USA Banner

Official US Government Icon

Official websites use .gov
A .gov website belongs to an official government organization in the United States.

Secure Site Icon

Secure .gov websites use HTTPS
A lock ( ) or https:// means you’ve safely connected to the .gov website. Share sensitive information only on official, secure websites.

U.S. Department of Transportation U.S. Department of Transportation Icon United States Department of Transportation United States Department of Transportation

Interpretation Response #15-0066 ([Chesapeake Fire Department] [Mr. Simone J. Gulisano])

Below is the interpretation response detail and a list of regulations sections applicable to this response.

Interpretation Response Details

Response Publish Date:

Company Name: Chesapeake Fire Department

Individual Name: Mr. Simone J. Gulisano

Location State: VA Country: US

View the Interpretation Document

Response text:

April 22, 2015

Mr. Simone J. Gulisano
Division Chief/Fire Marshal
Chesapeake Fire Department
Fire Prevention Division
304 Albemarle Drive
Chesapeake, VA 23322

Ref. No. 15-0066

Dear Mr. Gulisano:

This responds to your April 6, 2015 e-mail request and subsequent telephone conversation with a member of my staff for clarification on the Hazardous Materials Regulations (HMR; 49 CFR Parts 171-180) applicable to requirements of local government agencies. You describe a scenario involving a City of Chesapeake, Virginia business that stores and maintains intermodal tanks containing hazardous materials at a facility on privately owned property in the City without a proper permit. The local business asserts it is not subject to the laws of the City or the Commonwealth of Virginia, since it is already regulated under federal requirements such as the transportation function described in § 171.1(c)(4), storage incidental to movement of a hazardous material. During the telephone conversation, you stated that the local business often stores the intermodal tanks for long periods of time. Specifically, you ask whether a local municipality may apply local zoning codes, fire codes and building codes at a facility where hazardous materials are stored, regardless of the duration of that storage.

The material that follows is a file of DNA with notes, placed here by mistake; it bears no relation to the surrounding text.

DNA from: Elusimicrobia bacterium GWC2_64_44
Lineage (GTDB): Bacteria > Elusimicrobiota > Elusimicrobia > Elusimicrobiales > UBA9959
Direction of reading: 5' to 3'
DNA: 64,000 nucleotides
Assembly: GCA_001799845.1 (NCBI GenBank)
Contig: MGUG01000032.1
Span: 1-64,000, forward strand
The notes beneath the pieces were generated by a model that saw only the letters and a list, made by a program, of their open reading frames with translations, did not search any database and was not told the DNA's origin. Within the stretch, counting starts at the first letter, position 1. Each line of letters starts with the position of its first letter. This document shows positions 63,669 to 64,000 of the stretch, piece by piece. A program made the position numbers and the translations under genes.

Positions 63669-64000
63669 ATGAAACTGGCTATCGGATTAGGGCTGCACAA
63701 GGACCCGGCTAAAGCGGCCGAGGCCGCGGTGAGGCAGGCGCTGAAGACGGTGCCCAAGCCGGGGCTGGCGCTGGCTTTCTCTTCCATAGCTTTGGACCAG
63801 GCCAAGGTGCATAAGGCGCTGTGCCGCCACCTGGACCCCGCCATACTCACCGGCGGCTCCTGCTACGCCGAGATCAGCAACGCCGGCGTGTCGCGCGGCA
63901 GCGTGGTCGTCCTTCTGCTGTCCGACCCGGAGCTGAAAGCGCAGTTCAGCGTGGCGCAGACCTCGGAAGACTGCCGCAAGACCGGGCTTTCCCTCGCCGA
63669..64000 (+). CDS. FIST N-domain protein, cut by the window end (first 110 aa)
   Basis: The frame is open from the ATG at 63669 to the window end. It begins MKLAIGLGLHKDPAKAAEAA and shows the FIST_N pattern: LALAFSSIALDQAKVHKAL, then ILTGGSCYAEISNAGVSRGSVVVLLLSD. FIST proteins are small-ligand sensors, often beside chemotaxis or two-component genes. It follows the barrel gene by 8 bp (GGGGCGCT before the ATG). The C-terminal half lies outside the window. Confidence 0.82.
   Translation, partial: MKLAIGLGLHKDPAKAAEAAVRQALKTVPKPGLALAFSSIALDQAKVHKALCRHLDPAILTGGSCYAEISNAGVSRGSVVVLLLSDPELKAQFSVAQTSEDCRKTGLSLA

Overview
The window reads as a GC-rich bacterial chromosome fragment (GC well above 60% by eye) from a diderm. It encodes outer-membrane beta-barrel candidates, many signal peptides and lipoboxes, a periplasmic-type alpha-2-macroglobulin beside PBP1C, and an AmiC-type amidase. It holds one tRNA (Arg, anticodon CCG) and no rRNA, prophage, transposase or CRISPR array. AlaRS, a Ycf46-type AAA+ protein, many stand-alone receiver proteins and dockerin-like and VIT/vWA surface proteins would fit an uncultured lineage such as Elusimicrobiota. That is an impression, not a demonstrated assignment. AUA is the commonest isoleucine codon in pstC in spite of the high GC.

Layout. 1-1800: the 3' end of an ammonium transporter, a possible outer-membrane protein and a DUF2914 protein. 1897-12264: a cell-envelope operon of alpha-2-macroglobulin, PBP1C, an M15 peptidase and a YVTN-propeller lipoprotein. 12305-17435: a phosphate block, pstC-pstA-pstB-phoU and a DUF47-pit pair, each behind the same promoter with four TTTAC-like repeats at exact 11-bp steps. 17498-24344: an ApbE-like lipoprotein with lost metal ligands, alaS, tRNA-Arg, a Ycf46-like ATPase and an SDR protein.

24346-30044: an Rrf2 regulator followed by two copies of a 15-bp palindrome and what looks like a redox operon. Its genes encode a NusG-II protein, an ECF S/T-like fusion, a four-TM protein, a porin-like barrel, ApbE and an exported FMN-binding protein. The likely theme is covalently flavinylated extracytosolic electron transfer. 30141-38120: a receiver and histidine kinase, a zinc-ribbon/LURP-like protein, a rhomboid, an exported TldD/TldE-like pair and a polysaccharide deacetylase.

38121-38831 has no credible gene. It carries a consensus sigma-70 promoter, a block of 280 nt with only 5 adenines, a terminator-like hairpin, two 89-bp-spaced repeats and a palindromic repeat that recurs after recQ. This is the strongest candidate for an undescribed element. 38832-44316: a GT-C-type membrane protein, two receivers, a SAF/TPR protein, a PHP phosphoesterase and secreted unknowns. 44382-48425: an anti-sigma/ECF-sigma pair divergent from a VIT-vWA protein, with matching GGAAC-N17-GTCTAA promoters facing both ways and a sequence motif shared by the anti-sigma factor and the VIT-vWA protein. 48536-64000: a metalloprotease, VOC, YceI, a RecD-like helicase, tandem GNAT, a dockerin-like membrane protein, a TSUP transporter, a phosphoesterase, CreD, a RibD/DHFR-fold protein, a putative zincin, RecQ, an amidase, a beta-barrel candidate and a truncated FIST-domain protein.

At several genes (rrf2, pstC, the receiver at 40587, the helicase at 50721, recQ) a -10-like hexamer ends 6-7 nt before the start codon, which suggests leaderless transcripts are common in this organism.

The HMR apply to hazardous materials stored incidental to movement. There is no limit on the duration of storage incidental to movement provided the requirements in § 171.1(c)(4) are satisfied. As explained in § 171.1(f), a facility at which functions regulated under the HMR are performed may be subject to applicable laws and regulations of state and local governments. However, a requirement of a state, local, or tribal government that conflicts with requirements in the HMR is preempted, unless otherwise authorized by another Federal statute or the Department of Transportation issues a waiver of preemption. The Pipeline and Hazardous Materials Administration makes preemption determinations applicable to specific non-Federal requirements on a case-by-case basis. The procedures for DOT to make administrative determinations of preemption are set forth in subpart C of part 107.

I trust this information is helpful. If you have further questions, please do not hesitate to contact this office.


Duane A. Pfund
International Standards Coordinator
Standards and Rulemaking Division

171.1(c)(4), 171.1(f)

Regulation Sections

Section Subject
171.1 Applicability of Hazardous Materials Regulations (HMR) to persons and functions